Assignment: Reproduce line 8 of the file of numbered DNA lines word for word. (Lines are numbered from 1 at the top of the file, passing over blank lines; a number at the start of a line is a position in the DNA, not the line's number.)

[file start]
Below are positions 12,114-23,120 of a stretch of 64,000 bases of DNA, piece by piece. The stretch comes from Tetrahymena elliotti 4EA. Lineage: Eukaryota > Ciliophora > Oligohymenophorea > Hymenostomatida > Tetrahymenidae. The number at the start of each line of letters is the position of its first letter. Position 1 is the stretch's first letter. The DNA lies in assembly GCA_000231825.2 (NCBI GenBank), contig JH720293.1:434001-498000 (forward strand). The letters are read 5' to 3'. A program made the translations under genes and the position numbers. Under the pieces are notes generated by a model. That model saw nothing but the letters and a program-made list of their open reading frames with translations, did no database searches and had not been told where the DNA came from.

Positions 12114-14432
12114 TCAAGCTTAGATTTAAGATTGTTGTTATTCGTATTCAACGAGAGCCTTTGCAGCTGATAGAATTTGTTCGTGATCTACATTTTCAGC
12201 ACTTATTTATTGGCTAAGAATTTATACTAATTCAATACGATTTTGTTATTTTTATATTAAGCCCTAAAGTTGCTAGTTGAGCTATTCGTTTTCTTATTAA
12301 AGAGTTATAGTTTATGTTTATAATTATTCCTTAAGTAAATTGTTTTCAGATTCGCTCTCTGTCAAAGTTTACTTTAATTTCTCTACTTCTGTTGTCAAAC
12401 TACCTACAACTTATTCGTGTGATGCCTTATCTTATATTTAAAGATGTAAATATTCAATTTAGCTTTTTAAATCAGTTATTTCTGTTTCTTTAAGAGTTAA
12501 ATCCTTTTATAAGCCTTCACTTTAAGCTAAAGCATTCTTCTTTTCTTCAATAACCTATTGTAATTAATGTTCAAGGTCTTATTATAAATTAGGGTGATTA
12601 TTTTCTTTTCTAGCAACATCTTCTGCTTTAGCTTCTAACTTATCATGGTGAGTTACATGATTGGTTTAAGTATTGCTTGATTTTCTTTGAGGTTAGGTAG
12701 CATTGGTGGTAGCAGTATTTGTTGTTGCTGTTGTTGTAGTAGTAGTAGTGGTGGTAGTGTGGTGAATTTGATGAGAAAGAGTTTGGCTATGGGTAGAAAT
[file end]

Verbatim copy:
12601 TTTTCTTTTCTAGCAACATCTTCTGCTTTAGCTTCTAACTTATCATGGTGAGTTACATGATTGGTTTAAGTATTGCTTGATTTTCTTTGAGGTTAGGTAG